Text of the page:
Learning more about Ming dynasty porcelain: : ________________________
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Learning more about Ming dynasty porcelain:

by Sten Sjostrand on 05/09/10

To purchase a piece of Ming dynasty porcelain, made during that period, is harder than you think. There simply are not that many places where you can buy these genuinely old pieces. One thing is for sure, you do not buy them in China since it is an established fact that serious Chinese collectors (knowing their home markets) go abroad when they want to buy genuine Ming dynasty (1368-1644) pieces.

Even with pocket full of money, you should know some basic information about porcelain in general, where it was made, and what type of clay, glaze and decorations was used during the different times in history. It is not always that the modern fakers know these basic combinations of things and end up making a pot with clay (mined in the same manner and from same source as in the Ming dynasty) but then paint motifs which belong to the later Qing dynasty (1644-1912).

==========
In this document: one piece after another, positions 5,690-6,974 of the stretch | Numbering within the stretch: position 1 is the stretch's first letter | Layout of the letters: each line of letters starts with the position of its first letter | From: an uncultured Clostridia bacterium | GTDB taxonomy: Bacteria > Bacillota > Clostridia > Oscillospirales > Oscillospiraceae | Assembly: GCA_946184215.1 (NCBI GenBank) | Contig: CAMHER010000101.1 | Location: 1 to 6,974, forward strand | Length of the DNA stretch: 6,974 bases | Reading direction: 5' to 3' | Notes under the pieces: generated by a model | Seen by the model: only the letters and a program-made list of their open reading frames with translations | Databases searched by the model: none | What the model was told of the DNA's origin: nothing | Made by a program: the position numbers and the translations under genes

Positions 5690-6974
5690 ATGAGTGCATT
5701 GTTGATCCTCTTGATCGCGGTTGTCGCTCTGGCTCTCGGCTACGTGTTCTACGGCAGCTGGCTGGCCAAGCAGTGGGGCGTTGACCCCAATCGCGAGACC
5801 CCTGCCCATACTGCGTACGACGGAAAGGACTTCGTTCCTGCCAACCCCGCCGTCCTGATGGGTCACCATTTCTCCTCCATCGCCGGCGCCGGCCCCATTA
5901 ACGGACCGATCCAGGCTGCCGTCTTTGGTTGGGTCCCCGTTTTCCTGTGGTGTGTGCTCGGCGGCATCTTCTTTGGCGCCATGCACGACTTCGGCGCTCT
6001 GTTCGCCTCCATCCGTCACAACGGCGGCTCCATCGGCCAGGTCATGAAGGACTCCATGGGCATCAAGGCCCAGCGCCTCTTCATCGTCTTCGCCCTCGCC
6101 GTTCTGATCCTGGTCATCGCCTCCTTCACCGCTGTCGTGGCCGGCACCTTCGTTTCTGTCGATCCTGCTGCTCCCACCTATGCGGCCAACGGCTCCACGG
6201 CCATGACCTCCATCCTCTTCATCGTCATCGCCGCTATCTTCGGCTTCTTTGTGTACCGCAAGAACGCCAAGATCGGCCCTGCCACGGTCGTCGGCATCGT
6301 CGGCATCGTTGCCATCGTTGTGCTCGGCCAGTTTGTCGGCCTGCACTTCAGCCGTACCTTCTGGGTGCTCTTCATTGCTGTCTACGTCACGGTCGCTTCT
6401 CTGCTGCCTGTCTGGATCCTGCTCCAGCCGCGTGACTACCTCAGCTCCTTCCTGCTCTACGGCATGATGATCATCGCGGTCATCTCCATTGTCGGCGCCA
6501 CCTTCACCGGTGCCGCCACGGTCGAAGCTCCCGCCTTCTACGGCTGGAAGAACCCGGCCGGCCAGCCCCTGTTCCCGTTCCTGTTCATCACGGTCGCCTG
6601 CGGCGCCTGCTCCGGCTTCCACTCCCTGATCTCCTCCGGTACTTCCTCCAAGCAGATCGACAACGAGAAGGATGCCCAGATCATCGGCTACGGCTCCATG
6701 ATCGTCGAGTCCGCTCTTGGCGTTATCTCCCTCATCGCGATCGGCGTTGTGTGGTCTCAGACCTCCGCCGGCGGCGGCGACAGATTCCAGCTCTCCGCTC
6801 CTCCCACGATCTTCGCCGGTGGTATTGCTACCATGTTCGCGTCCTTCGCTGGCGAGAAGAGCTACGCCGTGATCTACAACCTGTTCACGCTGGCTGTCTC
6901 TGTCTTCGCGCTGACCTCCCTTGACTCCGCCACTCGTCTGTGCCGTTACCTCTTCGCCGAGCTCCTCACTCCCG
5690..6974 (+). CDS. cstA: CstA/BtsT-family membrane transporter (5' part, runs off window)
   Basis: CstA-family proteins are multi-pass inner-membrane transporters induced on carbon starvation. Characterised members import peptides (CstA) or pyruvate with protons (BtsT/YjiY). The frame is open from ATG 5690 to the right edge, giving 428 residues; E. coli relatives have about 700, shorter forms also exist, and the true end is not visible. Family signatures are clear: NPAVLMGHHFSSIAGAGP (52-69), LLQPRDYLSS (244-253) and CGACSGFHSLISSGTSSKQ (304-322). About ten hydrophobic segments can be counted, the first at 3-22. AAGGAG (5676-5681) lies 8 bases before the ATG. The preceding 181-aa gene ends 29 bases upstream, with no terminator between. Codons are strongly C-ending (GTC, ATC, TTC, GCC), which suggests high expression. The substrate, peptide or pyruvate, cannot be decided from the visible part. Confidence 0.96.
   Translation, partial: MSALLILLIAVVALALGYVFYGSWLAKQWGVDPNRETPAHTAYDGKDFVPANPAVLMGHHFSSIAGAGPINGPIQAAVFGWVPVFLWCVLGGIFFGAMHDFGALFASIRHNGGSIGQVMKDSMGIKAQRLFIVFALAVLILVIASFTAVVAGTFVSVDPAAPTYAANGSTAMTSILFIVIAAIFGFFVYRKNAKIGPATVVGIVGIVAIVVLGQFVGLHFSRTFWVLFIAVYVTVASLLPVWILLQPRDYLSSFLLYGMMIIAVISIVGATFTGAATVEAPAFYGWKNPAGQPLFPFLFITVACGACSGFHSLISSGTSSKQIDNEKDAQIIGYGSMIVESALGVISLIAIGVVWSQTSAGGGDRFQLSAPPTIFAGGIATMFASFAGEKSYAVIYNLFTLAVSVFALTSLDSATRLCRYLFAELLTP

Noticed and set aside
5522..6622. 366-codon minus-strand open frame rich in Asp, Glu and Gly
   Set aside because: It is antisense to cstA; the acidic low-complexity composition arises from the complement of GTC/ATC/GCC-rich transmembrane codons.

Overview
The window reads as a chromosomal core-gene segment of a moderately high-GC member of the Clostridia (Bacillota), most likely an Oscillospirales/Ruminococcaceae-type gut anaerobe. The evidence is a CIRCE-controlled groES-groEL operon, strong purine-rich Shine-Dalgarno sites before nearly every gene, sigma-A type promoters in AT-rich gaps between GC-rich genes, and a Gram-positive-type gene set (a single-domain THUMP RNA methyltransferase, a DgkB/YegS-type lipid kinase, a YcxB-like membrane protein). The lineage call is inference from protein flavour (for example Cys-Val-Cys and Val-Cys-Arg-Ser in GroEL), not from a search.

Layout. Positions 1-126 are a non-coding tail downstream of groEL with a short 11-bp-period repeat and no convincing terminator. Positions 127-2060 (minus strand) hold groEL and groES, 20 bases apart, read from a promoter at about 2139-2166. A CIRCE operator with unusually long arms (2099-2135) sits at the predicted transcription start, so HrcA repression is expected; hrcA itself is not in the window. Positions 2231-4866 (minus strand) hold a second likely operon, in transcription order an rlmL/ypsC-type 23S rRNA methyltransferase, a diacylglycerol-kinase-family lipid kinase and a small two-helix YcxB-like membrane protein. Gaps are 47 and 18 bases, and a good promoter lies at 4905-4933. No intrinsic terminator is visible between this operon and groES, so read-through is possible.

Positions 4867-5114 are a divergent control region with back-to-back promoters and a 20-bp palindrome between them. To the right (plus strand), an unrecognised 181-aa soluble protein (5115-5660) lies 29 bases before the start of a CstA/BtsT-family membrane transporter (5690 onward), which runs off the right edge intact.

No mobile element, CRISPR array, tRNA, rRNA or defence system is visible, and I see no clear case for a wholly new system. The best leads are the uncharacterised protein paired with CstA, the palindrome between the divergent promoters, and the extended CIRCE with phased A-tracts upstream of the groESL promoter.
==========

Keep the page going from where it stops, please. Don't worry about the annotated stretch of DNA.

In addition to this, you would be best advised to have a first-hand view of genuine old shipwreck ceramics as it getting popular for fakers to make new pieces of porcelain, soften the glaze with acid and then glue on shells and other form of marine growth just to get the –right feel for a shipwreck piece.

All this and much more you will not learn from one book or over a few years. It takes a lifetime to know it all out. Still it takes a lot of skill, comparison, knowledge and a life-time of feeling different pieces before you can be fully confident with whatever pieces you will study or purchase.

One good source for initial information about Ming dynasy porcelain is in my latest book: -The Wanli Shipwreck and its Ceramic cargo-. Dont take my word for it but the book has received very good review which you can read about on: http://www.mingwrecks.com/publications.html  (You can also order the book from the same web site). This 380 page publication covers all aspect of archaeology on the Wanli shipwreck site, plus an informative historical background section about the porcelain production at Jingdezhen -The porcelain center of the world. The book include a full catalogue of all available types of porcelain and decorations available on the Wanli shipwreck pieces. This is thus an easy way of learning a lot about Ming dynasty porcelain, forms and decorations at that time. So....?

Sten

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